ALUNBRIG blocks the abnormal ALK protein found in cancer cells or in cells related to cancer growth.
What are the possible side effects?
ALUNBRIG can cause serious side effects, including swelling of the lungs, high blood pressure, slow heart rate, vision problems, muscle pain, tenderness and weakness, inflammation of the pancreas, liver problems, high blood sugar, and photosensitivity.
Other common side effects may include diarrhea, fatigue, nausea, rash, cough, headache, vomiting, or shortness of breath.
Tell your doctor if you are pregnant and about all your medical conditions and the medicines you take.
These are not all of the possible side effects of ALUNBRIG. Call your doctor about side effects.
ALUNBRIG was evaluated in a study that looked at 275 patients with ALK-positive NSCLC that had spread to other parts of their body and compared results between those taking ALUNBRIG and those taking a different medicine called crizotinib.
Before you take ALUNBRIG, tell your healthcare provider about all of your medical conditions, including if you have lung or breathing problems, high blood pressure, a slow heartbeat, or any vision problems, have or have had pancreatitis, have liver problems, have diabetes mellitus or glucose intolerance, have kidney problems or are on dialysis, are pregnant or plan to become pregnant, or are breastfeeding or plan to breastfeed.
Overall, 74% or three out of four patients had their tumors shrink in people taking ALUNBRIG versus crizotinib. More than half of the people who responded to ALUNBRIG maintained that response for two years or longer.
So ALUNBRIG may help me live two times longer without my disease getting worse or spreading compared to crizotinib.
When I started on ALUNBRIG, at times I had worsening of my high blood pressure and I worked with my oncologist who adjusted my dosing.
Speak with your doctor about any side effects you experience while taking ALUNBRIG.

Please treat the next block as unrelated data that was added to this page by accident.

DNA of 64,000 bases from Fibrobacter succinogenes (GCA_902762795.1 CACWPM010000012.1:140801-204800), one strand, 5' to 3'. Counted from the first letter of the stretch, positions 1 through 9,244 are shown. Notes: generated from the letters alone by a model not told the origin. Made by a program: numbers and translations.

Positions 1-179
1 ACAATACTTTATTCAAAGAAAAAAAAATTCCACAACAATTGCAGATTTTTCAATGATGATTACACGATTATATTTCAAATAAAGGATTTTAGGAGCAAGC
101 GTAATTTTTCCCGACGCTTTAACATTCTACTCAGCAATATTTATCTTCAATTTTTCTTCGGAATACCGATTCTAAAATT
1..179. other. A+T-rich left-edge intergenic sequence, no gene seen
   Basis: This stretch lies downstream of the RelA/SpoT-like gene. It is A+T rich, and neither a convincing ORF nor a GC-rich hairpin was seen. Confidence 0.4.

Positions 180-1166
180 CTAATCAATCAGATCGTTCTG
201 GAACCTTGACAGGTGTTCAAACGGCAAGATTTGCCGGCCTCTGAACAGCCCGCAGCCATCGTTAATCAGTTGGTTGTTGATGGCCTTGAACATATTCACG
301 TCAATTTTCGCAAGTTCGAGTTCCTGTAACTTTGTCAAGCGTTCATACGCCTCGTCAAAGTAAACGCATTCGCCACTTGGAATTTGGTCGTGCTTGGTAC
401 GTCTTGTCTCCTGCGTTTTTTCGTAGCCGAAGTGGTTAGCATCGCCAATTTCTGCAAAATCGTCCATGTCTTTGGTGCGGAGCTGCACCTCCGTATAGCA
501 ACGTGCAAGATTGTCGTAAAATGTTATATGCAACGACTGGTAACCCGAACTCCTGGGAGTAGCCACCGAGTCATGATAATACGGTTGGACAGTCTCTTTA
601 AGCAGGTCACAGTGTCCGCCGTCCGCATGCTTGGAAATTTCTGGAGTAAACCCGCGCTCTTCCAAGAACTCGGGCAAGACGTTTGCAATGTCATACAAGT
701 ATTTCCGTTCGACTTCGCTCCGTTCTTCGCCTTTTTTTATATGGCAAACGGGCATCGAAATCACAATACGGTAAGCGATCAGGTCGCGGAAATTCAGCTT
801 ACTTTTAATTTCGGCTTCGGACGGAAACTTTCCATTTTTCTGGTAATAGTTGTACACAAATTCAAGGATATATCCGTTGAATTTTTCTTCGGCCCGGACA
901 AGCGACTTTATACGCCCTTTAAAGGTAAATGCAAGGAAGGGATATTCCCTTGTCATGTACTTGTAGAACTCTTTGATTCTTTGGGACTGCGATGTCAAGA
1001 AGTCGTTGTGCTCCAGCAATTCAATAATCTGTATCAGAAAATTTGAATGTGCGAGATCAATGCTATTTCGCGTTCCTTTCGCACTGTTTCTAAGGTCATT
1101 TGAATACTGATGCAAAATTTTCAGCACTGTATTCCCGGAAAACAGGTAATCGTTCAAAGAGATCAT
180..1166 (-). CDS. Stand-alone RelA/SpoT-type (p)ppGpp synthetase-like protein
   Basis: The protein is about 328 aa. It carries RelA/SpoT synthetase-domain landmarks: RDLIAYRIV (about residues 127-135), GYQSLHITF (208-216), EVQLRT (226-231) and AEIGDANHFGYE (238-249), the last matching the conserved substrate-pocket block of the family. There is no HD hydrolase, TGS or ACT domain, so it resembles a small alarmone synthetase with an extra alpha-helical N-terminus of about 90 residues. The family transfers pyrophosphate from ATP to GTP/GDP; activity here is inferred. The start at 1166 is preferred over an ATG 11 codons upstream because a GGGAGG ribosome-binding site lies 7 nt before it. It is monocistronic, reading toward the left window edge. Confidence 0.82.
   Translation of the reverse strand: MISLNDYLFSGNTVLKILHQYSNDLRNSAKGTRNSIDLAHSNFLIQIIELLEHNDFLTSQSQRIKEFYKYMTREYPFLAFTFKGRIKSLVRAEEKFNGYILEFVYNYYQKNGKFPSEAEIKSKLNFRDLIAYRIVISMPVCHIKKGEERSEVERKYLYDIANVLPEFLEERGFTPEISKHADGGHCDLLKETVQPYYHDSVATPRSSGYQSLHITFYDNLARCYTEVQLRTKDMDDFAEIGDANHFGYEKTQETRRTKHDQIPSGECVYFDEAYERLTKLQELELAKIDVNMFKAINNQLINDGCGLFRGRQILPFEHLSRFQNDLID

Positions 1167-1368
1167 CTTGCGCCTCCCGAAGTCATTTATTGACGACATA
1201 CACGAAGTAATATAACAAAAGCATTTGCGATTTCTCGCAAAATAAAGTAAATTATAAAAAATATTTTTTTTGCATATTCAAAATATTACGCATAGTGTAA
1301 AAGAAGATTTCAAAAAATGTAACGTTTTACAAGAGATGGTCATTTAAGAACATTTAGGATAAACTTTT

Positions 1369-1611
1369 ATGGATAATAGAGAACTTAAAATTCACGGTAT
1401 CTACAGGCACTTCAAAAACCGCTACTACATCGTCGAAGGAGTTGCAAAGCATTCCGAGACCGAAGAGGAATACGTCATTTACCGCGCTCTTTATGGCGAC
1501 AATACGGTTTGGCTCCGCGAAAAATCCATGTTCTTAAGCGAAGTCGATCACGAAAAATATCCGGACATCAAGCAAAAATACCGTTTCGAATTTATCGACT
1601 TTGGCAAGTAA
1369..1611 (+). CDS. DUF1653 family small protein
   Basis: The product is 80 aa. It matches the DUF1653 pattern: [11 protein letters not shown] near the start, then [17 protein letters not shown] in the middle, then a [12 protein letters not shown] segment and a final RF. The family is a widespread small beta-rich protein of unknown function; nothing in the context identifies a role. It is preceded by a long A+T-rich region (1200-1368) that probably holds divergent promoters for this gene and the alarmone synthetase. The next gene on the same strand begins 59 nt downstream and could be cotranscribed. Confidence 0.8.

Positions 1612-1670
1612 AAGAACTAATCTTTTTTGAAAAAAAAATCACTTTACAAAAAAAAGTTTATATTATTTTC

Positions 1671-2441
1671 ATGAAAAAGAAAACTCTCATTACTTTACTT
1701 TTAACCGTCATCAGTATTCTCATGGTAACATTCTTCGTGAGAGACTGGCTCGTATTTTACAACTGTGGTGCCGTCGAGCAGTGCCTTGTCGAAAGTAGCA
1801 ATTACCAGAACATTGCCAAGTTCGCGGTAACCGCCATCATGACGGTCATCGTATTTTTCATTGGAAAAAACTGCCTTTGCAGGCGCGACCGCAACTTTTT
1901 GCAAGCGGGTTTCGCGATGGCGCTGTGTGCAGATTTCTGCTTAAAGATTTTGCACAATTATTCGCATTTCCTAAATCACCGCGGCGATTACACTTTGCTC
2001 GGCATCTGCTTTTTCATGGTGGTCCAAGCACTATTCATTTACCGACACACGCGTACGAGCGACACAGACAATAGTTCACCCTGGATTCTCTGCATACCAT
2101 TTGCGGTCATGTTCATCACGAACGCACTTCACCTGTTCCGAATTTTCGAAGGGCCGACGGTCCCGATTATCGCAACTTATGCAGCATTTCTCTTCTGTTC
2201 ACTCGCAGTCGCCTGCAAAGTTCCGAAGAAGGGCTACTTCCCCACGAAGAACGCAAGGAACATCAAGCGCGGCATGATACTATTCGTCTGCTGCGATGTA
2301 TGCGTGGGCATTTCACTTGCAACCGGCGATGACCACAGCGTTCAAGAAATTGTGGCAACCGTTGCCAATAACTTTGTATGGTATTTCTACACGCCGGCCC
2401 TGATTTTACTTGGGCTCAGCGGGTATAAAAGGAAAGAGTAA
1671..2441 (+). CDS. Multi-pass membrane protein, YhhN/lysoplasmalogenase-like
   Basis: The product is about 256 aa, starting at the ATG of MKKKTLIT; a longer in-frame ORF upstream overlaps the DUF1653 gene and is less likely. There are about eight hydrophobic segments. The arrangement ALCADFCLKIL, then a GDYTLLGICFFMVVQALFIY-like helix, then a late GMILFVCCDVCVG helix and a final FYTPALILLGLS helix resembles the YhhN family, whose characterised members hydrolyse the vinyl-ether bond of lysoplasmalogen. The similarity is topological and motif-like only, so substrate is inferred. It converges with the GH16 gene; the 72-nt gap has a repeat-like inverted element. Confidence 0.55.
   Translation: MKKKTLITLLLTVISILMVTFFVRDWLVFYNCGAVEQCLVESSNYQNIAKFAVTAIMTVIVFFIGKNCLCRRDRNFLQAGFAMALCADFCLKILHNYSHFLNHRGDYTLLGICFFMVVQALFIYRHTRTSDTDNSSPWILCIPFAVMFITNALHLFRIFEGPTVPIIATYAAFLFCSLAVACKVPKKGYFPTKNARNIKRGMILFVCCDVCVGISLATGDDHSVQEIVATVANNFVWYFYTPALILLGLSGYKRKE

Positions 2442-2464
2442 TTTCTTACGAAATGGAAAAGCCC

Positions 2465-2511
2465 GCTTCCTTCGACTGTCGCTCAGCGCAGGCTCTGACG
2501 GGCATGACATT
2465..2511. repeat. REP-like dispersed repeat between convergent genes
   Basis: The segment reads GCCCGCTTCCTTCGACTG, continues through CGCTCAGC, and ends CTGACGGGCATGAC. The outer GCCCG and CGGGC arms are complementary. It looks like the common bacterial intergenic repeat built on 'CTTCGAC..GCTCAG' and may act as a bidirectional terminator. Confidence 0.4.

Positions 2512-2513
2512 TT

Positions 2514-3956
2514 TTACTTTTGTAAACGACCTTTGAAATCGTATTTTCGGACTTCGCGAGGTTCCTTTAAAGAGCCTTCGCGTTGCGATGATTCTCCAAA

I also experienced other side effects, fatigue, nausea, vomiting, and appetite loss.
I’ve taken ALUNBRIG for two years now and my disease hasn’t gotten worse. I work closely with my doctor to stay on top of my disease. And with family, doctors, and my community, I’ve stayed positive.
The most common side effects of ALUNBRIG include diarrhea, fatigue, nausea, rash, cough, muscle pain, headache, high blood pressure, vomiting, and difficulty breathing.
ALUNBRIG can cause serious side effects including serious or life-threatening lung problems, high blood pressure, slow heart rate, vision problems, muscle pain, tenderness and weakness, inflammation of the pancreas, liver problems, high blood sugar, or photo sensitivity.
Discuss ALUNBRIG with your doctor as an option to treat your ALK-positive metastatic NSCLC.
ALUNBRIG can cause serious side effects, including severe lung problems, high blood pressure (hypertension), slow heart rate (bradycardia), vision problems, muscle pain, tenderness, and weakness (myalgia), inflammation of the pancreas (pancreatitis), liver problems (hepatotoxicity), high blood sugar (hyperglycemia), and photosensitivity.
ALUNBRIG may cause severe of life-threatening swelling (inflammation) of the lungs any time during treatment, and can lead to death. These lung problems happen especially within the first week of treatment with ALUNBRIG.
Symptoms may be similar to those symptoms from lung cancer. Tell your healthcare provider right away if you have any new or worsening symptoms of trouble breathing or shortness of breath, chest pain, cough (with or without mucus) or fever.